Rededicating a Two-Thousand-Year-Old Synagogue in the Golan

On Monday, Benjamin Netanyahu arrived in the Golan village of Ein Keshatot to celebrate the completion of a fifteen-year project to restore the ancient synagogue there; it is now open to the public. Zachary Keyser writes:

The synagogue, with its ornately carved basalt Torah ark, was built in the 1st century CE but extensively renovated some 500 years later. The building, which collapsed in the catastrophic earthquake of 749 CE, measured almost 60 feet long by 43 feet wide, and is calculated to have been nearly 40 feet high. That impressive size made it one of the biggest of the 30 ancient synagogues discovered in the Golan Heights.

Several factors indicate the wealth of this Jewish village during the Byzantine era. The [nearby] springs supported a flax and textile industry, while the twin olive presses produced oil for export. The villagers’ wealth was displayed in their elaborate synagogue. . . .

Unlike other synagogues in the Golan which have an opening on the south oriented to Jerusalem, the door to the [this one] is set in the east wall. The opening is slightly asymmetric, and researchers assume the door was placed off-center to highlight the ark.

Among the archaeological findings was a cache of bronze and gold coins stored under the synagogue’s stone floor. Archaeologists used those coins to determine the synagogue was [renovated] during the reign of Justinian I, who ruled the Eastern Roman empire from 527 to 565 CE.

Read more at Jerusalem Post

More about: Archaeology, Benjamin Netanyahu, Golan Heights, History & Ideas, Synagogue

Recognizing a Palestinian State Won’t Help Palestinians, or Even Make Palestinian Statehood More Likely

While Shira Efron and Michael Koplow are more sanguine about the possibility of a two-state solution to the Israel-Palestinian conflict, and more critical of Israel’s policies in the West Bank, than I am, I found much worth considering in their recent article on the condition of the Palestinian Authority (PA). Particularly perceptive are their comments on the drive to grant diplomatic recognition to a fictive Palestinian state, a step taken by nine countries in the past few months, and almost as many in total as recognize Israel.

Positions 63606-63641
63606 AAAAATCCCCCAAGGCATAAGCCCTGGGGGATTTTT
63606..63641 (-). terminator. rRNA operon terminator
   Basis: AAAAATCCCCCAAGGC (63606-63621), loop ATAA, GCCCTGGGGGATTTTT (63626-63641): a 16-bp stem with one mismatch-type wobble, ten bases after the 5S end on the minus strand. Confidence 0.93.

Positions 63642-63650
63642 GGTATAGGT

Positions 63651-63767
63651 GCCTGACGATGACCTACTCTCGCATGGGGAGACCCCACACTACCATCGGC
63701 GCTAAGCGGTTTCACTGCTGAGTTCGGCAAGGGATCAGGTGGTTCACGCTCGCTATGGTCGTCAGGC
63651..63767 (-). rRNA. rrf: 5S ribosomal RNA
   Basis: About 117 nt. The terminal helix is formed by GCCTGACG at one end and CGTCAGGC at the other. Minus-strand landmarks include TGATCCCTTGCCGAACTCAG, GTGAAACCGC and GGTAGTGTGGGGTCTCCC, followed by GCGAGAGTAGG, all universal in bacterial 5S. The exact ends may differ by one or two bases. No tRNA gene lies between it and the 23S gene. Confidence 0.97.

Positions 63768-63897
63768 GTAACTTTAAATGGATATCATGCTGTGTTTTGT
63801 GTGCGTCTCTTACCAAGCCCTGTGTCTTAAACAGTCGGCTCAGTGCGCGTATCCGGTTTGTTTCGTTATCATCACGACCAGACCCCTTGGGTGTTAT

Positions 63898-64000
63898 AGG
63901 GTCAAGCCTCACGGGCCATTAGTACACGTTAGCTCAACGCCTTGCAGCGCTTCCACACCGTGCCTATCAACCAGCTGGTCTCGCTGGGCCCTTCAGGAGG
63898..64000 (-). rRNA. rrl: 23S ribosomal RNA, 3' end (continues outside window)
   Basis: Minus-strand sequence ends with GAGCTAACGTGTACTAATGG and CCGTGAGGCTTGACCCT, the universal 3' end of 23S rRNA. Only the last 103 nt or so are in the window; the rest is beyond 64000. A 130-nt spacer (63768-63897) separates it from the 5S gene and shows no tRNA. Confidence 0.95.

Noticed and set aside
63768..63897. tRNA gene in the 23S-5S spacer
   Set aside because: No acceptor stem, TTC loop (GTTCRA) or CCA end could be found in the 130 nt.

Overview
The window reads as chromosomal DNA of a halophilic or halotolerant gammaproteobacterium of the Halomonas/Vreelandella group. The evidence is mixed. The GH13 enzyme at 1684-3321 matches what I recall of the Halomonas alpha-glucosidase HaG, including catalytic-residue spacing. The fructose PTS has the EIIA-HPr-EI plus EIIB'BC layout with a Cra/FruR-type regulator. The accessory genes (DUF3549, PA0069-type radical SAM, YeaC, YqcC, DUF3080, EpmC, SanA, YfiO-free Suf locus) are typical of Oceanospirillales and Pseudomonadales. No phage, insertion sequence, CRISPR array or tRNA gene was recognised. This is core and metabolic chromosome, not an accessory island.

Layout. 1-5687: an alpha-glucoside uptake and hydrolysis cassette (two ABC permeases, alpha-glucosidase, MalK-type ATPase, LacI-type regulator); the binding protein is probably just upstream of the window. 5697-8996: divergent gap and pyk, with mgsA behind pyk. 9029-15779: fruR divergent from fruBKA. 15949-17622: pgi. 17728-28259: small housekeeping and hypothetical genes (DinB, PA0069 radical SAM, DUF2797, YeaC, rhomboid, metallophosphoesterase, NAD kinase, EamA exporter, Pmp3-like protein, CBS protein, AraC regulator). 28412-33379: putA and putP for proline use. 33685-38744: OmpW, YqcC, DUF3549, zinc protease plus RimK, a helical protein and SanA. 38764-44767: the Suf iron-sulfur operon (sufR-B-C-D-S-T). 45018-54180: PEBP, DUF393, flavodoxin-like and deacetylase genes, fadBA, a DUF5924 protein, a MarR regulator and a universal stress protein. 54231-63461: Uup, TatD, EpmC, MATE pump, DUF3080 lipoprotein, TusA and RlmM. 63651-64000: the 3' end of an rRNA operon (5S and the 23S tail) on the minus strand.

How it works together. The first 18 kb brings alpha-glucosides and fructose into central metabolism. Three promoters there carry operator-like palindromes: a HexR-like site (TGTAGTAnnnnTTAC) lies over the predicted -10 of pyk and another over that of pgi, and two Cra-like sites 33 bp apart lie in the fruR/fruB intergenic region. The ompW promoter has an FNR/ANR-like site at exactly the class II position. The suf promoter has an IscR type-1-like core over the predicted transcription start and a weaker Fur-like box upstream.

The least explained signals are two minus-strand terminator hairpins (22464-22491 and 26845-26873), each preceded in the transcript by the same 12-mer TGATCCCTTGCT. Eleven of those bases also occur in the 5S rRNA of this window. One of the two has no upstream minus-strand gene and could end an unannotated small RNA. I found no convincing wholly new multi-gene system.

Efron and Koplow argue that this move isn’t a mere empty gesture, but one that would actually make things worse, while providing “no tangible benefits for Palestinians.”

In areas under its direct control—Areas A and B of the West Bank, comprising 40 percent of the territory—the PA struggles severely to provide services, livelihoods, and dignity to inhabitants. This is only partly due to its budgetary woes; it has also never established a properly functioning West Bank economy. President Mahmoud Abbas, who will turn ninety next year, administers the PA almost exclusively by executive decrees, with little transparency or oversight. Security is a particular problem, as militants from different factions now openly defy the underfunded and undermotivated PA security forces in cities such as Jenin, Nablus, and Tulkarm.

Turning the Palestinian Authority (PA) from a transitional authority into a permanent state with the stroke of a pen will not make [its] litany of problems go away. The risk that the state of Palestine would become a failed state is very real given the PA’s dysfunctional, insolvent status and its dearth of public legitimacy. Further declines in its ability to provide social services and maintain law and order could yield a situation in which warlords and gangs become de-facto rulers in some areas of the West Bank.

Otherwise, any steps toward realizing two states will be fanciful, built atop a crumbling foundation—and likely to help turn the West Bank into a third front in the current war.

Read more at Foreign Affairs

More about: Palestinian Authority, Palestinian statehood